Radley Balko poses a question that I’d like everyone to answer (not just the lefties he poses it to):
Putting aside what’s codified Bill of Rights, which was ratified after the main body of the Constitution, do you believe the Constitution puts any restrictions on the powers of the federal government?
The Bill of Rights is a series of Amendments; after all. They may have been necessary for acceptance of the document, and do serve to limit government further. Without them, though, are there (meaningful) limits on the power of the federal government?
See Radley for musings on Yes and No. I don’t call myself a libertarian for a variety of reasons (much less a Libertarian), but that’s a matter of philosophy more than anything else.I suspect my views of the limits of government are only a little looser than those of a libertarian, but the libertarian would accuse me of being “a little bit pregnant". Nonetheless, I do believe in (tight) limits on the power of government.
So, since I answered Yes I suppose I should set the limits of the power of Federal government and a test to determine when those limits are crossed, under the Constitution. First, see Article 1, Section 9, which explicitly limits the Legislative Power, and Sec 10, limiting the power of the States. Art 1, Sec 8 delineates the powers of Congress, and consequently by omission, anything not on the list is not within the Federal Government’s power.
The important “omission” clause is the last “directive” one in Art 1 Sec 8: “To exercise exclusive Legislation in all Cases whatsoever, over such District (not exceeding ten Miles square) as may, by Cession of particular States, and the acceptance of Congress, become the Seat of the Government of the United States, and to exercise like Authority over all Places purchased by the Consent of the Legislature of the State in which the Same shall be, for the Erection of Forts, Magazines, Arsenals, dock-Yards, and other needful Buildings.” The Federal Government does not have the power of legislation or like authority (regulation) outside of federal land, unless it is pursuant to one of the other clauses. I will grant that the Federal Park system, which was acquired by the consent of the Legislature in the “State in which it be” or was set up in federal territory where there was no State legislature, is a “needful building” for the purposes of this clause – which is one of the points of conflict between myself and a libertarian. Not sure about Federal Land outside of the park system or military bases, but almost all of that is in areas that were federal territories before they were states – perhaps the feds didn’t transfer those bits to the state when the state was organized as such., For more powers granted to the Federal Government in these cases, see Article 4, Section 3, which clearly contemplates the United States owning property that is not organized as Territories.. Likewise, the Interstate system is a Needful Building (particularly given that Congress has the power to provide for the “Common Defense”).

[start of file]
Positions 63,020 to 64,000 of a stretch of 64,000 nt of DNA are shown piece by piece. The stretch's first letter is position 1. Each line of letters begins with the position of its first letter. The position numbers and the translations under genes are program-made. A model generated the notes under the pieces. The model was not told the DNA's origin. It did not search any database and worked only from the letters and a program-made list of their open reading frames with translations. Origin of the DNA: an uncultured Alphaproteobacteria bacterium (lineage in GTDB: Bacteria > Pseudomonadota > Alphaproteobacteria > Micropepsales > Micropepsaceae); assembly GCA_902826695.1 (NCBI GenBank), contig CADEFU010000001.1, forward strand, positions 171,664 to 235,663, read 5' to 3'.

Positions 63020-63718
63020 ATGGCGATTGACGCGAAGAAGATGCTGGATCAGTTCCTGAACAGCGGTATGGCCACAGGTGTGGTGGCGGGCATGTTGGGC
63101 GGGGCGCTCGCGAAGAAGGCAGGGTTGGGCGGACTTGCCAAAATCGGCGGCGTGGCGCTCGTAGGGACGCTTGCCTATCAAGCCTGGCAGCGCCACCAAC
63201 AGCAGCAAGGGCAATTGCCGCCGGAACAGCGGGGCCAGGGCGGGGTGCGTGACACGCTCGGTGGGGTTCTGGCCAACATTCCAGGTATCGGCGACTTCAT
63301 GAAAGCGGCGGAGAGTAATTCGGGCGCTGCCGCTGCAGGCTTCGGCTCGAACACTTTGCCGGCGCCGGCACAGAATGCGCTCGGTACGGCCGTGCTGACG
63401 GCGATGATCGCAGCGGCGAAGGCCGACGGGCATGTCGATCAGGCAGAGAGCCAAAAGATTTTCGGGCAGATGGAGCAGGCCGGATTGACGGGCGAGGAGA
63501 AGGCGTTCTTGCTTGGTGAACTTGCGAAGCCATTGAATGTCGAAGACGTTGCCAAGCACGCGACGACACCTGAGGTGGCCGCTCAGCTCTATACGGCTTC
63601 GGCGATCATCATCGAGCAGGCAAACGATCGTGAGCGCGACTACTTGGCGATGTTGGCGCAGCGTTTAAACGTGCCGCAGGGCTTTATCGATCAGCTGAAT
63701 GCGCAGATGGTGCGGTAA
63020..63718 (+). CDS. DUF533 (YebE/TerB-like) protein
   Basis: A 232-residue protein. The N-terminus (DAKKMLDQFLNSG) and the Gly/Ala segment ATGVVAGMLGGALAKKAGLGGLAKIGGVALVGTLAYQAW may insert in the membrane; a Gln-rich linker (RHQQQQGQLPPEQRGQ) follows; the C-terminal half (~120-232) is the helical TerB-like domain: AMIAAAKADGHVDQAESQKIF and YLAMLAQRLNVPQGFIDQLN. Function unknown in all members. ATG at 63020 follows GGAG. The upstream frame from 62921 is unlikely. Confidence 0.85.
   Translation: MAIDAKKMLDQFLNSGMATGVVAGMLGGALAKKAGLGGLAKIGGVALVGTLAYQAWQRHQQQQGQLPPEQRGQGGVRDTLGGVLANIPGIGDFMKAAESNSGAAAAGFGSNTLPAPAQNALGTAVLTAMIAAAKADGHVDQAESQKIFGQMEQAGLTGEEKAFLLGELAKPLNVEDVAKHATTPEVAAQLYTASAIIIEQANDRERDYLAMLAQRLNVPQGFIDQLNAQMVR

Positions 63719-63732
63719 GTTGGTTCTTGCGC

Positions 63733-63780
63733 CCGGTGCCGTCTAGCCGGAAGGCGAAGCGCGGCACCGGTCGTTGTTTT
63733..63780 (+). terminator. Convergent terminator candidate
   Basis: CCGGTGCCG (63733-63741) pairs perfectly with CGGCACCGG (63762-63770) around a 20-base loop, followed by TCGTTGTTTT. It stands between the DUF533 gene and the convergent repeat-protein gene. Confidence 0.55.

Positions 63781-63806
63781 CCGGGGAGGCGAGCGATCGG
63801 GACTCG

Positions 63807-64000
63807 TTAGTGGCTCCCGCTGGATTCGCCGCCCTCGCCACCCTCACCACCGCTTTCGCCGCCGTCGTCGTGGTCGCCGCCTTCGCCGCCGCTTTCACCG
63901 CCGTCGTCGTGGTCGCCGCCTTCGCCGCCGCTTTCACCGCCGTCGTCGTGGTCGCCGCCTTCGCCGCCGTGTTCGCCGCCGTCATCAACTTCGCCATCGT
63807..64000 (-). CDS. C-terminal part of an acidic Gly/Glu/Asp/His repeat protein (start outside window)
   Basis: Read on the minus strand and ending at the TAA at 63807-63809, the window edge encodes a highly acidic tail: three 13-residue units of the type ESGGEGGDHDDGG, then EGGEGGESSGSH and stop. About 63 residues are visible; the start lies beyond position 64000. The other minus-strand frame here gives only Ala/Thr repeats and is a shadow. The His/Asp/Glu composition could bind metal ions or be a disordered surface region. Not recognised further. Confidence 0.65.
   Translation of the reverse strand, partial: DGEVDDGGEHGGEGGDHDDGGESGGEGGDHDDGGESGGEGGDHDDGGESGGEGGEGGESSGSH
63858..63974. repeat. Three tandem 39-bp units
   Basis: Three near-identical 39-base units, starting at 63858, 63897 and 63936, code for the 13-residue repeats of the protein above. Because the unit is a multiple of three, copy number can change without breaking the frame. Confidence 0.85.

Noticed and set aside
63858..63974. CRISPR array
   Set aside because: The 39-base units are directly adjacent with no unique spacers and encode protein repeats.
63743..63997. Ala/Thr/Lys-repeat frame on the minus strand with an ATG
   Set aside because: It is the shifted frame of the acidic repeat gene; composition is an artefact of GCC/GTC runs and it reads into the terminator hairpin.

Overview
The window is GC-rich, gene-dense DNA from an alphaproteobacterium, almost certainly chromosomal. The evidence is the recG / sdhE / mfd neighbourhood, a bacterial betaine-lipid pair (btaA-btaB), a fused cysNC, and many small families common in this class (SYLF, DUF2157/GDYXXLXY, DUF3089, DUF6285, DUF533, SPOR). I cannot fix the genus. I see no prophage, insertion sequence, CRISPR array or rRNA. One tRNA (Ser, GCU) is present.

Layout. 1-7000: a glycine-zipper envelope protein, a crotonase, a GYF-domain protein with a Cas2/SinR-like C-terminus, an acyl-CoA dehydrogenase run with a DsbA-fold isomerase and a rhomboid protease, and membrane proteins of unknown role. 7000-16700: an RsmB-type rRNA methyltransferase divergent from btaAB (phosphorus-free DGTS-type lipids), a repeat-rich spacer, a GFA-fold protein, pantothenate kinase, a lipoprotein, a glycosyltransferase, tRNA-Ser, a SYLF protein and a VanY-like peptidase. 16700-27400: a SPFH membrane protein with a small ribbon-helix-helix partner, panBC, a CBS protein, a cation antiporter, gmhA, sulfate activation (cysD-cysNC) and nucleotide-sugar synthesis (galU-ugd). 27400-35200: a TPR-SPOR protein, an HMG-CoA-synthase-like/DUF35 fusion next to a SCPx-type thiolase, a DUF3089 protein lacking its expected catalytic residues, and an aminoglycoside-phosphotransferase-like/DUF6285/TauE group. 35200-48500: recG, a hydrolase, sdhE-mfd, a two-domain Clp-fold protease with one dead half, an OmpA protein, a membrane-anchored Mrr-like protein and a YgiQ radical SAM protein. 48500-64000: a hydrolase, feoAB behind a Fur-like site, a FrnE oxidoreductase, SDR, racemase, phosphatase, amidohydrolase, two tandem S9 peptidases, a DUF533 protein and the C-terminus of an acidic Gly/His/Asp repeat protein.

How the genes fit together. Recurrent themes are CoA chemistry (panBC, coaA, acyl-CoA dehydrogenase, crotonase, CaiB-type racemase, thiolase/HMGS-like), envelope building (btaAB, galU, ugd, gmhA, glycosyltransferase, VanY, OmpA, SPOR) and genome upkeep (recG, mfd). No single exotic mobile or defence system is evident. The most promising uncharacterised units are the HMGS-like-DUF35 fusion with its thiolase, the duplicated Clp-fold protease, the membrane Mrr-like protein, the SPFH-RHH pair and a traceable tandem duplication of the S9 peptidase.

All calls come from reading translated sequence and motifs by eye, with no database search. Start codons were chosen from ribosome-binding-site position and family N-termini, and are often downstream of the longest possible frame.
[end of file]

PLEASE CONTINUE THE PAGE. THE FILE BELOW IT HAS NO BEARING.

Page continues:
The next most important “omission” clause is: “To regulate Commerce with foreign Nations, and among the several States, and with the Indian Tribes”. If the item or servicein Commerce is not travelling “among the several States”, then the Federal Government has no power over it. Period. The absence of commerce is not itself commerce. Some thing or service possessed by one of the participants in a transaction must have started in one state (or country, or one end must be under the jurisdiction of an Indian tribe) and ended in another for this clause to kick in. Furthermore, transiting across a state would NOT kick it in – if I build my widget in Ocean City MD and ship it by boat to New Castle DE, load it onto a truck and drive it to Hancock MD (possibly passing through VA and even DC, depending on route chosen), this would not be an interstate transaction – though the truck’s trip might be, and the boat trip is almost certainly, even if their cargoes aren’t. (A little bit of thought should show why the conveyance should be considered interstate in these cases).
The negatives of those two clauses should set the limits of federal power pretty clearly, as, in fact, the 10th amendment specifically states, so it’s not like I have a radical idea here. The powers of the Federal Government can, and have been, expanded by Amendment, of course. It’s hard work, but it’s been done.